Documentary series that brings the stories of the James Bay Crees to life. In English, Maamuitaau means "Let's Get Together," which reflects the spirit of the show covering a broad range of subjects.

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Episodes Season 33

  • Lights! Camera! Passion! (Pt.1)

    Today, we will meet a very talented artist, Allison Coon Come from Mistissini, and we will show you one of her films entitled “Eddie." With that movie, Allison made the finals of a national contest called the “Short Film Face Off” which aired on the CBC.

  • Time to Vote

    The Federal Election will be held tomorrow. To help the Cree people of Eeyou Istchee with their choice, we meet the four main candidates of Abitibi-Baie-James-Nunavik-Eeyou. What are their priorities for the Cree and the other Aboriginal Nations of Canada? How will they help us solve the issues affecting our communities?

  • A Ghost Story

    In Cree tradition, storytelling has always been important. Sometimes the stories are frightening, but they always provide teachings and lessons. Five years ago in Chisasibi a story emerged that had the whole community talking.

  • Young and Sober

    Teenagers in Eeyou Istchee feel a lot of pressure to use drugs or drink alcohol: through movies or music, and from friends, or even relatives. Saying no to drugs and alcohol when people around you are using them can be tough. We bring you the story of three young Cree; the living proof that saying “no!” to alcohol can also be cool!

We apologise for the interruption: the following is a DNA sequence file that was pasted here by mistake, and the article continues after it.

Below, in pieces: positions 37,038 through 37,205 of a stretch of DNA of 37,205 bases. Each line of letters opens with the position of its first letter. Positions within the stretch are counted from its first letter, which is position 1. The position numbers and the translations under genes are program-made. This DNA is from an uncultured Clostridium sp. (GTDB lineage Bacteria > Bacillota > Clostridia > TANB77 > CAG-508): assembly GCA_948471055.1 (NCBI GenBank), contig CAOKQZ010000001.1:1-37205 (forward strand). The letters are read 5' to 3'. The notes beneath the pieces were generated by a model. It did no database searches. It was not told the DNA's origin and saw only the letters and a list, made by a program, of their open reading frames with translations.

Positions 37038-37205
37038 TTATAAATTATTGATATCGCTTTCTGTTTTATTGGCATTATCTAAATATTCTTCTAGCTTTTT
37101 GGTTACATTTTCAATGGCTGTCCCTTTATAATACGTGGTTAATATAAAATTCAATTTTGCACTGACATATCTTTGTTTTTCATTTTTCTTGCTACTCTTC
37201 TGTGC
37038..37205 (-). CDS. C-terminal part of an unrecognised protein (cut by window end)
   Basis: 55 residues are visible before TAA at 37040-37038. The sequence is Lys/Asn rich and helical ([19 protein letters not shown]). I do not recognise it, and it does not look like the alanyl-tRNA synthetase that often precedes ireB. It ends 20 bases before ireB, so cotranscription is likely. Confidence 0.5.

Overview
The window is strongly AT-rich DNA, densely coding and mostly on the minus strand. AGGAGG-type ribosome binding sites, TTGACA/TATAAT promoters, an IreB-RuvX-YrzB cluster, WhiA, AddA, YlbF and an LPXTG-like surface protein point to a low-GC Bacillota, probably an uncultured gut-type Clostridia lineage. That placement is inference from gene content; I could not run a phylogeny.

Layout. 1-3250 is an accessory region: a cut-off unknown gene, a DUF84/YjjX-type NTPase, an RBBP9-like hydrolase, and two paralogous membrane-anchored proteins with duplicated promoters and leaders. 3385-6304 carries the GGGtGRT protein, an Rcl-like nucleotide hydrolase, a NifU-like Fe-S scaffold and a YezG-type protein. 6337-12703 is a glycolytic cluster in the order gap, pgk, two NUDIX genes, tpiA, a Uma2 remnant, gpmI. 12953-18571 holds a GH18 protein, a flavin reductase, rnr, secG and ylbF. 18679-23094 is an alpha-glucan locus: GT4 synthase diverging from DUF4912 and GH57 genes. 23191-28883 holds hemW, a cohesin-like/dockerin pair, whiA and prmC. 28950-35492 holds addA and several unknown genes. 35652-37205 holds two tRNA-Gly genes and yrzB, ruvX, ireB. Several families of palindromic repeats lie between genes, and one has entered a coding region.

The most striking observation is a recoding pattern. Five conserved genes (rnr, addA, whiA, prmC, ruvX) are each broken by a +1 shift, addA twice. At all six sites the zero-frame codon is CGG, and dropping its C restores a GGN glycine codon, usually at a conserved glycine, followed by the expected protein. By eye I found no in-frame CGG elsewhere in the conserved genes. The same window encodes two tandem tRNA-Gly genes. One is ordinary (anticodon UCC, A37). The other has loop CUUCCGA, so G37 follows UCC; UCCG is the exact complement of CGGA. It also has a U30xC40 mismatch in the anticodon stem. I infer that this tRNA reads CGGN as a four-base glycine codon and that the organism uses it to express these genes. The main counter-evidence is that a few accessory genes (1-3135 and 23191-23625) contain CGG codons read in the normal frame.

• The Hunters' Sons (Pt.1)

    It has been many years since the signing of the JBNQA. Before that, the Quebec Government didn’t recognize the Crees’ ownership of the land in Eeyou Istchee. Cree Grand Chief Billy Diamond helped fight for the rights of his people. He recounts his legendary battle that led to the historic agreement.

  • Lights! Camera! Passion! (Pt.2)

    Alcoholism is problematic among some families. Sometimes the impact on the children is forgotten. Karina Coon Come will tell us about her film "Tired" in which she expresses how children can be fed up with their parents drinking.

  • Walkers Against Uranium (Pt.1)

    One year ago, a group of young Cree walkers started the long journey of more than 850 km from Mistissini to Montreal in protest of the uranium mining in Eeyou Istchee. Here’s part one of the two-part series “Walk against uranium."

  • Walkers Against Uranium (Pt.2)

    Last week we showed you part one of our story on the battle led by the youth of Mistissini. One year ago they journeyed on foot from Mistissini to Montreal to protest uranium mining in Eeyou Istchee. Here's the conclusion of their "Walk Against Uranium."

  • Shaking Tent

    There are many ceremonies that Aboriginal people practice, some are meant for healing, and others for seeking guidance, just like the Shaking Tent. Although feared by many, this ceremony is slowly making its comeback.

  • Saving the Broadback River

    Last summer after 20 years of fighting an agreement was announced over the protection of some parts of the Broadback Valley. Some of the Waswanipi people, along with the Chief, feel they have been forgotten. They fear that their last untouched forests will be lost forever.

  • The Legend of Mink and Marten